Again, I can assure you that running higher octane fuel will not benefit you one bit, unless you need additional protection against knock because you are running with an ECU that has additional spark advance programmed in. The other time I would use premium fuel is if I was running with FI (forced induction) or N2O. In either case, more protection against knock is necessary (as it is a lot more likely to occur).
 

Last edited by juddz; 11-24-2005 at 10:10 AM.
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Old 11-24-2005, 02:33 PM
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Default Re: 110 Octane race fuel

Running a higher octane fuel will not increase your HP with a 10:1 compression ratio... It won't hurt the car either... If you really want to increase your octane level, just go to your local hardware store and buy a gallon of 100% Toluene. It is a hydrocarbon normally found in gas. It has an octane level of 122. Add one gallon of Toluene to 5 gallons of 91 pump gas and you're good to go.

If you really need to boost HP from your fuel use an oxygenator such as Klotz Coxoc, or if you're really frisky, Dioxane. A 5:1 mixture of pump gas & Coxoc and the proper ECU mod should result in a 10% +/- HP increase... For that matter, the same fuel mixture with your OEM ECU should give you about a 5% increase in HP... The OEM ECU will advance itself to a certain point based on its "learning curve", but not to level that you expect...

BTW... WILL YOU BUY ME ABOUT 500 GALLONS OF THAT 110 OCTANE GAS FOR $2.89 ? PLEEEZZZEEEE !!!!! YOU CAN TELL IF IT'S 110 OCTANE IF IT'S BLUE !!!
 

Last edited by HDDP; 11-25-2005 at 04:07 AM.
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Old 11-24-2005, 08:22 PM
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Default Re: 110 Octane race fuel

Right, on any ECU that isn't programmed to adjust to "high" octanes, it's only necessary/useful to run the lowest octane allowable without introducing knock. Running higher octane without advancing ignition will not increase hp, but running a lower octane that causes knock will reduce hp.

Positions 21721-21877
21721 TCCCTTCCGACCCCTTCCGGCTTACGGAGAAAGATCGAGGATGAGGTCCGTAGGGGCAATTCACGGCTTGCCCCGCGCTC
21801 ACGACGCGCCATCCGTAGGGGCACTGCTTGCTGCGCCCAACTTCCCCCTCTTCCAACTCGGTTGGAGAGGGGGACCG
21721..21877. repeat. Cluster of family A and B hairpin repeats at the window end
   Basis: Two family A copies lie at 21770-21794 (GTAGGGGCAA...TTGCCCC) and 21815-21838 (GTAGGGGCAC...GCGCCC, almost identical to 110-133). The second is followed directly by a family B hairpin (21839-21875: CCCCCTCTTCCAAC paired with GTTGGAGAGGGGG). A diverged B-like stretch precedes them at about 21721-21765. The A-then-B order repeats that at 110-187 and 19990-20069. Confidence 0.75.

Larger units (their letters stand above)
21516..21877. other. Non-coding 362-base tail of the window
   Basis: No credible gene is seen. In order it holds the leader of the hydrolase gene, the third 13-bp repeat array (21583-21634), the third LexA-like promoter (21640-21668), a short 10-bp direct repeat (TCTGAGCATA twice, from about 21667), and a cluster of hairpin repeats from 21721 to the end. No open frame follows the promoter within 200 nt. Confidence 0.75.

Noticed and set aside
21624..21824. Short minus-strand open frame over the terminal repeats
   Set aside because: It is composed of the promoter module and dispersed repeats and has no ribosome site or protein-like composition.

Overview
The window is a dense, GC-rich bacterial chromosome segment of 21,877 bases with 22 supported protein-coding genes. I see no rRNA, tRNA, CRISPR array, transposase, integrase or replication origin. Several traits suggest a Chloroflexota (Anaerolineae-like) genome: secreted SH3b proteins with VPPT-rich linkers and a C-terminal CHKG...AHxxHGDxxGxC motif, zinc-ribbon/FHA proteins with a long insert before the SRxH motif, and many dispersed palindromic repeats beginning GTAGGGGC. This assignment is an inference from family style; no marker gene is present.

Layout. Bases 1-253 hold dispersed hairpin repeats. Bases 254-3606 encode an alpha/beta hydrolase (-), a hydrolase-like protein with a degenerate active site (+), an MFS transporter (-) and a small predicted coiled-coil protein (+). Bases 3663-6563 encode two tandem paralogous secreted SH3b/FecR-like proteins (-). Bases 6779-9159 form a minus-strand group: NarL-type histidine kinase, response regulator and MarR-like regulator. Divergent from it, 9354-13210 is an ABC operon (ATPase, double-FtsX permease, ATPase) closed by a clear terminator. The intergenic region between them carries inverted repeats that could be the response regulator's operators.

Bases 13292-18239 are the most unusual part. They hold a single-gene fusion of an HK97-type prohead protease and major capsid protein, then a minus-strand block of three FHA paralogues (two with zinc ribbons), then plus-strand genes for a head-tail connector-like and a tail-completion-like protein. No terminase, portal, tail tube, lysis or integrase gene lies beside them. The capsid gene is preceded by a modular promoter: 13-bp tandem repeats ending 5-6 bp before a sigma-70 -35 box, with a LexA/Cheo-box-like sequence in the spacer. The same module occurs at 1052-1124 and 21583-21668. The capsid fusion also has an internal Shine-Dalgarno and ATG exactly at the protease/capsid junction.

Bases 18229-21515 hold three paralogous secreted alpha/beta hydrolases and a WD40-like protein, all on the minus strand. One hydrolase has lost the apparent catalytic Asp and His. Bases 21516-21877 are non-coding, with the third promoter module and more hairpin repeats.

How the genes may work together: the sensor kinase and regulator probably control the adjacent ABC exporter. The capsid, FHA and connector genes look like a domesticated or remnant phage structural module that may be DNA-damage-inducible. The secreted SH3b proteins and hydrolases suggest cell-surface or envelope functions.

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Old 11-25-2005, 06:33 PM
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Default Re: 110 Octane race fuel

OK thanks for the replies. What do you think it would to for my '98 VR6 Jetta, it a 2.8 DOHC 5 spd... its not boosted, just intake and exhaust.
 
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Old 11-25-2005, 09:18 PM
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Default Re: 110 Octane race fuel

Originally Posted by bizzelz
OK thanks for the replies. What do you think it would to for my '98 VR6 Jetta, it a 2.8 DOHC 5 spd... its not boosted, just intake and exhaust.
Nothing but the psyche factor... Seriously, the octane boosters or higher octane gas is a waste of time and money, except for high compression engines that are prone to pre-ignition.

You should concentrate on oxygenators to boost HP through fuel...
 
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Old 02-07-2006, 09:37 PM
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Default Re: 110 Octane race fuel

Originally Posted by bizzelz
OK thanks for the replies. What do you think it would to for my '98 VR6 Jetta, it a 2.8 DOHC 5 spd... its not boosted, just intake and exhaust.
BIZZELZ: Seriously if you want a little chemical kick for your Saturday night drag race... 5 gallons of 91 octane pump gas, 1 gallon of 100% pure Xylene or Toluene, one gallon of Klotz Coxoc and one oz. of Marvel Mystery Oil...
 
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Old 11-11-2008, 05:25 PM
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Default Re: 110 Octane race fuel

Before we owned the Crossfire Roadster we used to have a tuned Mini Copper S turning out 230 BHP, the tuning company who carried this modification out told me to use Super Unleaded petrol, in the UK this ranges from 97 to 100 Octane. The main reason for using this grade was that the increased supercharger boost could potentially lean off the mixture and using 100 octane prevented damage to the pistons.

One thing I have noticed as a knock on effect is that our Mini ran smoother with better pick-up when running Super Unleaded (97 to 100) fuel. Yes it costs more but we only do 4,000 miles a year in the Crossfire so perhaps the additional cost is offset by smoother running, reduced engine wear and slightly better performance?

OK, perhaps the 110 is a bridge too far but what are your thoughts on running 100 octane in the Crossfire.

We can only purchase Regular @ 95 octane or Super Unleaded @ 97 to 100 octane in the UK.